Pope at Easter prays for killed Kenyan students, decries persecution

Mon Apr 6, 2015 12:18pm EDT
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By Philip Pullella

VATICAN CITY (Reuters) - Pope Francis prayed for an end to the persecution of Christians in his Easter Sunday address, commemorating the students massacred by Islamist militants at Garissa University in Kenya.

Francis, after saying Mass for thousands of people in a rainy St. Peter's Square, delivered a mostly somber and grim "Urbi et Orbi" (to the city and the world) message.

Attacks on Christians in Africa and the Middle East have been the grim backdrop of all Holy Week ceremonies leading up to Easter.

"We ask Jesus, the victor over death, to lighten the sufferings of our many brothers and sisters who are persecuted for his name, and of all those who suffer injustice as a result of ongoing conflicts and violence - and there are many," he said.

The pope spoke as churches in Kenya, where al Shabaab gunmen massacred nearly 150 people, singling out Christians for point-blank executions, turned to armed guards to protect their congregations on the most important day of the Christian liturgical year.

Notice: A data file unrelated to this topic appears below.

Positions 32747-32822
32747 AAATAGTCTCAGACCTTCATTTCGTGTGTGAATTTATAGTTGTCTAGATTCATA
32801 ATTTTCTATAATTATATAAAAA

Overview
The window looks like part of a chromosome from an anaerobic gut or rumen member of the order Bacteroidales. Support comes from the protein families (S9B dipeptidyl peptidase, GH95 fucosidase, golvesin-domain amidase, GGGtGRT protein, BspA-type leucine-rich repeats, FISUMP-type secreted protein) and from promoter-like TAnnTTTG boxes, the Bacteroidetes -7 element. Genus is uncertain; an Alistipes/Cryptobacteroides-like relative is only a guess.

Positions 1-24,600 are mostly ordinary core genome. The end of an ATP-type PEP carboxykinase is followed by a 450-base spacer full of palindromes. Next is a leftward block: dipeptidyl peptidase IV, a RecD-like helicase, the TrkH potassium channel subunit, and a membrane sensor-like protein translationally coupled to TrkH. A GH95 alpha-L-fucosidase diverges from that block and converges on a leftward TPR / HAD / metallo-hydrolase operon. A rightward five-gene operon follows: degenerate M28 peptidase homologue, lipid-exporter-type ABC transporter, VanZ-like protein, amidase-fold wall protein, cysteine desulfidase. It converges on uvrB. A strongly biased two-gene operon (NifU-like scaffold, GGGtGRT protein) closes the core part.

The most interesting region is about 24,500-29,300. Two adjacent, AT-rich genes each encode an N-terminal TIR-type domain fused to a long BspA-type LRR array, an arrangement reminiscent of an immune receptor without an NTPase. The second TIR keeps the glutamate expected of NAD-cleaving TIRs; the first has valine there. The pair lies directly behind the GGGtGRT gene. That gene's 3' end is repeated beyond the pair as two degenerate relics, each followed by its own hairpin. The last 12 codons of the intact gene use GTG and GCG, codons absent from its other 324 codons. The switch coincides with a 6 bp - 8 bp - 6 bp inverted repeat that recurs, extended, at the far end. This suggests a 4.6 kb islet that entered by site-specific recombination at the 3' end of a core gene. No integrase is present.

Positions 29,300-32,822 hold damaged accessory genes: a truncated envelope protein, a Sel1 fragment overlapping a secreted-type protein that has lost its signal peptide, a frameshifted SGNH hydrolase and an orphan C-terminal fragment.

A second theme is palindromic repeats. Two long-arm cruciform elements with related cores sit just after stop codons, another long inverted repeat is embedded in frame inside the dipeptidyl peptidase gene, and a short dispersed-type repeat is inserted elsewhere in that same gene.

"May constant prayer rise up from all people of goodwill for those who lost their lives – I think in particular of the young people who were killed last Thursday at Garissa University College in Kenya - for all who have been kidnapped, and for those forced to abandon their homes and their dear ones."

The 78-year-old Argentine pope, celebrating the third Easter of his pontificate, spoke from the central balcony of St. Peter's Basilica after saying a Mass below for tens of thousands of people wearing plastic ponchos and holding umbrellas against the driving rain.

Calling for peace in Libya, where last February Islamic State militants beheaded 21 Egyptian Coptic Christians, the pope called for an end to "the present absurd bloodshed and all barbarous acts of violence".   Continued...

Pope Francis waves as he delivers a "Urbi et Orbi" message from the balcony overlooking St. Peter's Square at the Vatican April 5, 2015. REUTERS/Max Rossi